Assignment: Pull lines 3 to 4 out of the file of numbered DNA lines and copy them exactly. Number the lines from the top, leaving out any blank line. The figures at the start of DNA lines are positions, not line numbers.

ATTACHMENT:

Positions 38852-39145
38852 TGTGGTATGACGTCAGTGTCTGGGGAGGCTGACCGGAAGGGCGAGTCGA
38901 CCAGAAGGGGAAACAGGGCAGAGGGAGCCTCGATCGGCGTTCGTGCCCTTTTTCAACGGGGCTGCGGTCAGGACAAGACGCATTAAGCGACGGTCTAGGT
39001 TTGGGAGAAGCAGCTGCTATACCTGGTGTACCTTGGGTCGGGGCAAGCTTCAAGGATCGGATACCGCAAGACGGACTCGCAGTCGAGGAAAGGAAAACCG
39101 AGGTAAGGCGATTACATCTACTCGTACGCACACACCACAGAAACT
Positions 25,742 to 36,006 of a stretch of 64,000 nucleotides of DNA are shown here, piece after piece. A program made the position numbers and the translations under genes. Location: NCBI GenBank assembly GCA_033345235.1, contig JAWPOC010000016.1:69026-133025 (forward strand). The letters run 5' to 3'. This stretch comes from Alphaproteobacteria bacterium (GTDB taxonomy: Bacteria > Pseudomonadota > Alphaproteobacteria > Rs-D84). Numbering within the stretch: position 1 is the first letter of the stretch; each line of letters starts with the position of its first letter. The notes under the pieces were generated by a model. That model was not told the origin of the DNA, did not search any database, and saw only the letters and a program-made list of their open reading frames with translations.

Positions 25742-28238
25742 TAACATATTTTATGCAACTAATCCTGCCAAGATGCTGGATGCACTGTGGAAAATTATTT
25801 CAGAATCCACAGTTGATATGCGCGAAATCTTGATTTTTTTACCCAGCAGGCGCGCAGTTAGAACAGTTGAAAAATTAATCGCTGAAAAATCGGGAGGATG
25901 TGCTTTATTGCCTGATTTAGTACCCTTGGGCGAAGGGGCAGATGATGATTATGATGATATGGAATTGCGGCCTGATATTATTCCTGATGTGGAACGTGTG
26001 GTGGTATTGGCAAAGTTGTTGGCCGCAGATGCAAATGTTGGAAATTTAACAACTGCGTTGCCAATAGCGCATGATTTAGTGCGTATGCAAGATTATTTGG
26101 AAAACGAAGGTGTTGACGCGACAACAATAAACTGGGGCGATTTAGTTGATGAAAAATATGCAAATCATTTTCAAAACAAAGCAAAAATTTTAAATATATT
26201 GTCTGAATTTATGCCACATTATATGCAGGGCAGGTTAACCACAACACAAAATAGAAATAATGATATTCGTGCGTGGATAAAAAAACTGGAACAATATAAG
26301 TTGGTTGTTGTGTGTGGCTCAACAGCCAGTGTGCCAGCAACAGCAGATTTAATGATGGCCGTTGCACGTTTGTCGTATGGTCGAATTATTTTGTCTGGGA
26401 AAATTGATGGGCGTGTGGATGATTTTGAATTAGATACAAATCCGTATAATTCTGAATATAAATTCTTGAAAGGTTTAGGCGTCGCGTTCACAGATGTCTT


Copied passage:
38901 CCAGAAGGGGAAACAGGGCAGAGGGAGCCTCGATCGGCGTTCGTGCCCTTTTTCAACGGGGCTGCGGTCAGGACAAGACGCATTAAGCGACGGTCTAGGT
39001 TTGGGAGAAGCAGCTGCTATACCTGGTGTACCTTGGGTCGGGGCAAGCTTCAAGGATCGGATACCGCAAGACGGACTCGCAGTCGAGGAAAGGAAAACCG